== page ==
Rallying against Mandatory Vaccination - November 28, 2021
“There will be signs in the sun, the moon, and the stars, and on the earth distress among nations confused by the roaring of the sea and the waves. (Luke 21:25)
And welcome to the first week of the Ecclesiastical New Year.
That might not mean a lot to most people but last Sunday was the first Sunday in Advent, where churches around the world change their décor, put on purple, and start a whole new series of weekly Bible readings.
The word ‘Advent’ comes from the Latin verb, ‘advenio’, which means ‘to come towards’. Yes, we are coming towards Christmas, but from a faith perspective Christ is also coming towards us! Hence, Advent always begins with an apocalyptic reading that anticipates the Second Coming of Christ and the end of the world as we know it.
Such language often seems out of place in today’s world but … not at the moment! Indeed, at the rally I attended last Saturday in Sydney’s Hyde Park, apocalyptic language was the discourse of choice!
If you missed the rally, the mainline media reported that ‘hundreds’ of people were at the Sydney rally. I didn’t do a count, but there were at least ten thousand, and my friends said 50,000. The rally in Melbourne was apparently much bigger! These rallies have been specifically opposing mandatory vaccination, but for most of us the vaccination issue is only one component in a greater pushback against government over-reach and the restriction of individual human freedoms.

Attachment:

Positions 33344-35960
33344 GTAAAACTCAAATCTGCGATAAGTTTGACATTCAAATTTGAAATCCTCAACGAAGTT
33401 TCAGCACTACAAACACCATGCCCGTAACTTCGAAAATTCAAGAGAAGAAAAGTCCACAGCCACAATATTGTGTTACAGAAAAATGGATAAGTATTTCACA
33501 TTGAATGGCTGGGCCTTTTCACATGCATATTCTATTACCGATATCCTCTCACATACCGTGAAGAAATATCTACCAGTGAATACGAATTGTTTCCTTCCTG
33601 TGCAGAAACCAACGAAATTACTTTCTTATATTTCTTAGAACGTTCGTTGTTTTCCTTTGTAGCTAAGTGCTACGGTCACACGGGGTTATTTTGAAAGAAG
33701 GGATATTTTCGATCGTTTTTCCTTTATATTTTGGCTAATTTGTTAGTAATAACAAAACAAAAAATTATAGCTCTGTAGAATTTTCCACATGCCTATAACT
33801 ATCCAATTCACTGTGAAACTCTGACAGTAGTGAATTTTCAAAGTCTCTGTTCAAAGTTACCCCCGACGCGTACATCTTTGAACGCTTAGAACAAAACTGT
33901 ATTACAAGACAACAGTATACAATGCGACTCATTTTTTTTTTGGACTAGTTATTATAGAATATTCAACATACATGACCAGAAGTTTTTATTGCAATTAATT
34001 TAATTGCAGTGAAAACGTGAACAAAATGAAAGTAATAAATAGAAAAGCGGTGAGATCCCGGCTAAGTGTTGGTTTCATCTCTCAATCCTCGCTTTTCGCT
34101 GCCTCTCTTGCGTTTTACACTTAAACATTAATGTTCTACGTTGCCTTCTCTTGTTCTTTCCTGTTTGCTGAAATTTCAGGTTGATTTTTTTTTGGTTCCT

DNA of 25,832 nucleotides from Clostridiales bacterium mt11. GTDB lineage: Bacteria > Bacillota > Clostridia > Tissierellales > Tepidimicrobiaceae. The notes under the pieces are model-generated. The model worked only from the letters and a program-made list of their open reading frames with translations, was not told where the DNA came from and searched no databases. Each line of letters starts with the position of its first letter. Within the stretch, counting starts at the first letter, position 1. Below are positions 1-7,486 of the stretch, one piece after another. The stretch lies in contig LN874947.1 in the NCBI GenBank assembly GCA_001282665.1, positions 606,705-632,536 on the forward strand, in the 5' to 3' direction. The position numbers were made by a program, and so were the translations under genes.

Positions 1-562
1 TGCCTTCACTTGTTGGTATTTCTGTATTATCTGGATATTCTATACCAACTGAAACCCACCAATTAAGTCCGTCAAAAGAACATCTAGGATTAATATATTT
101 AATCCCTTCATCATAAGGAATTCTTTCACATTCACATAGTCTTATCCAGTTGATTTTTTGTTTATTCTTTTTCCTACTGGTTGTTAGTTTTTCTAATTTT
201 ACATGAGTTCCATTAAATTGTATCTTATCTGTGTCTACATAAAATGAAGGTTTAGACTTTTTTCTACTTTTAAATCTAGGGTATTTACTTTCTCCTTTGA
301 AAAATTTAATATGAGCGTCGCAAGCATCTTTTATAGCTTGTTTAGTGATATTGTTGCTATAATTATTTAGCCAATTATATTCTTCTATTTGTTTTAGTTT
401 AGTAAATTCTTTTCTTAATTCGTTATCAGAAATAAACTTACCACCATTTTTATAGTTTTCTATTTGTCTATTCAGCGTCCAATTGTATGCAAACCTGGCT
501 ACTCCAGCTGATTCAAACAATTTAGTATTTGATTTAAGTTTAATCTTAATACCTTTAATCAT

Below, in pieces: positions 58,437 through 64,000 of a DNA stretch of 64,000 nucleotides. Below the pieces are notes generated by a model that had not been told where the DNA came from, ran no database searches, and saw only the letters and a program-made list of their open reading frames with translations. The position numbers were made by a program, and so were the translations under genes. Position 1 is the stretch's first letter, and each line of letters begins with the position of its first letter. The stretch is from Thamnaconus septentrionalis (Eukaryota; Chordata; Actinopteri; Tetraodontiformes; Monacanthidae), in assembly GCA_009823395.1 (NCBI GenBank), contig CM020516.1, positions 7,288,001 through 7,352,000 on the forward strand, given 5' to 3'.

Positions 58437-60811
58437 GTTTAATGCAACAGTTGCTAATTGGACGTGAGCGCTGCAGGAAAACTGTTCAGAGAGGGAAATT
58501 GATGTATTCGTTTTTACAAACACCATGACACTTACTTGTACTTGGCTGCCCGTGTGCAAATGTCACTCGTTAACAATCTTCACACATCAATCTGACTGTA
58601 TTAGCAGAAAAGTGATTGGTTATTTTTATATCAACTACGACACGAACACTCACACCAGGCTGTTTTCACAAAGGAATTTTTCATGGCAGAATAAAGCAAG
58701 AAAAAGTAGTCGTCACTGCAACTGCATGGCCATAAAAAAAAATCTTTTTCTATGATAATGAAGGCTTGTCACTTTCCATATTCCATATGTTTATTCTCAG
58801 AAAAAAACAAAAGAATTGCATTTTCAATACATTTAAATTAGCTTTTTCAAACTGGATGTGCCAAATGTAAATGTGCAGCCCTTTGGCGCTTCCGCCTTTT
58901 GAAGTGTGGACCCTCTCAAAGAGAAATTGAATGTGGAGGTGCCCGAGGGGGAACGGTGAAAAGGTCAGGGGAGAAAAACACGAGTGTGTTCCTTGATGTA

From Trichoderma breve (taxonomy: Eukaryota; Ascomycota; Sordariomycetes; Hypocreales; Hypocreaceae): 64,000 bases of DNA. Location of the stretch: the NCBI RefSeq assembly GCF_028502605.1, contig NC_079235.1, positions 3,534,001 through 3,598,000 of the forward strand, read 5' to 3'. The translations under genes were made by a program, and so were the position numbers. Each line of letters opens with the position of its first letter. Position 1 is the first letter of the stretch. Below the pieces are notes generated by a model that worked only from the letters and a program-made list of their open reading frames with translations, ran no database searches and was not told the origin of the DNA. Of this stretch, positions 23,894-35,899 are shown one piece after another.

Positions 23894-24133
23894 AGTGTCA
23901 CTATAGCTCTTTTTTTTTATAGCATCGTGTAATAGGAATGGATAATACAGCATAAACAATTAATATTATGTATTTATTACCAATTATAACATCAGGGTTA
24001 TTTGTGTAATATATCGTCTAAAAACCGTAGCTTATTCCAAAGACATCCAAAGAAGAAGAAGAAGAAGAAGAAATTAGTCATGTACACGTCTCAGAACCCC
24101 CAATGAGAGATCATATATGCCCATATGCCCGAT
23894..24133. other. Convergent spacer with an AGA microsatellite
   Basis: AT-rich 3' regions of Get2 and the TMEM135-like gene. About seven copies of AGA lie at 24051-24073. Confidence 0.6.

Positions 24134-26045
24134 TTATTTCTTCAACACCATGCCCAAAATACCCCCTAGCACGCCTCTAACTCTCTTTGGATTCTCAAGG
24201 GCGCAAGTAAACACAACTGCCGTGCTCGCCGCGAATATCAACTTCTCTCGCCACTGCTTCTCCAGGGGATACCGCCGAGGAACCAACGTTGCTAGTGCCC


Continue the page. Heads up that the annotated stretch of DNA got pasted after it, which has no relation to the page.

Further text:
Our times are indeed unprecedented, and it is not surprising that people look at the chaos worldwide and see signs of the coming of the end. Even so, what has both shocked and inspired me is the number of people who seem to be interpreting this within a faith framework that leads them, not to despair, but to push back in hope.
I was chatting with one of the organisers of the rally who was saying that he believed Australia had been specifically targeted for these new restrictions and vaccine mandates because we are a people who have lost our spiritual roots. As I said to him, whether or not that is true, what I’m seeing emerge from this crisis is a broad renewal of spiritual energy, much of which is specifically Christian!
I closed last Saturday’s rally in prayer! I couched my prayer in a broader rallying-cry, but it was a closing prayer that the organisers had requested of me. Moreover, that wasn’t the only prayer said at that rally. One speaker led us all in the Lord’s Prayer, and beyond the spoken word there were signs and icons everywhere – crosses and other symbols of faith.
One protestor stopped me and said, “Father, do you think these things we see around us are what Jesus was talking about as signs of the end times?” I shared with him what my Father had said to me on this subject many years ago – that perhaps these signs are like waves on a beach. Each wave hits us hard, and each can seem like a tsunami. One day the final wave will come and submerge us all, but it’s very difficult to be sure which wave we are dealing with.
I found last Saturday’s rally deeply encouraging, and the momentum is only building. There are rallies being held every week until Christmas, and this coming Saturday’s gathering is organised by members of our Indigenous community. The title of the rally speaks for itself – “Spiritual Awakening”.
“Be alert at all times, praying that you may have the strength to escape all these things that will take place, and to stand before the Son of Man.” (Luke 21:36)
It’ was great to celebrate last Sunday’s Eucharist with two good friends sharing the online space with me. David Baldwin is an old friend and has been a regular contributor to our online worship time. It was the first appearance though of Doug Pyeatt, who is a Special Agent with the US Government, which means that he and James Bond are on a first name (or number) basis.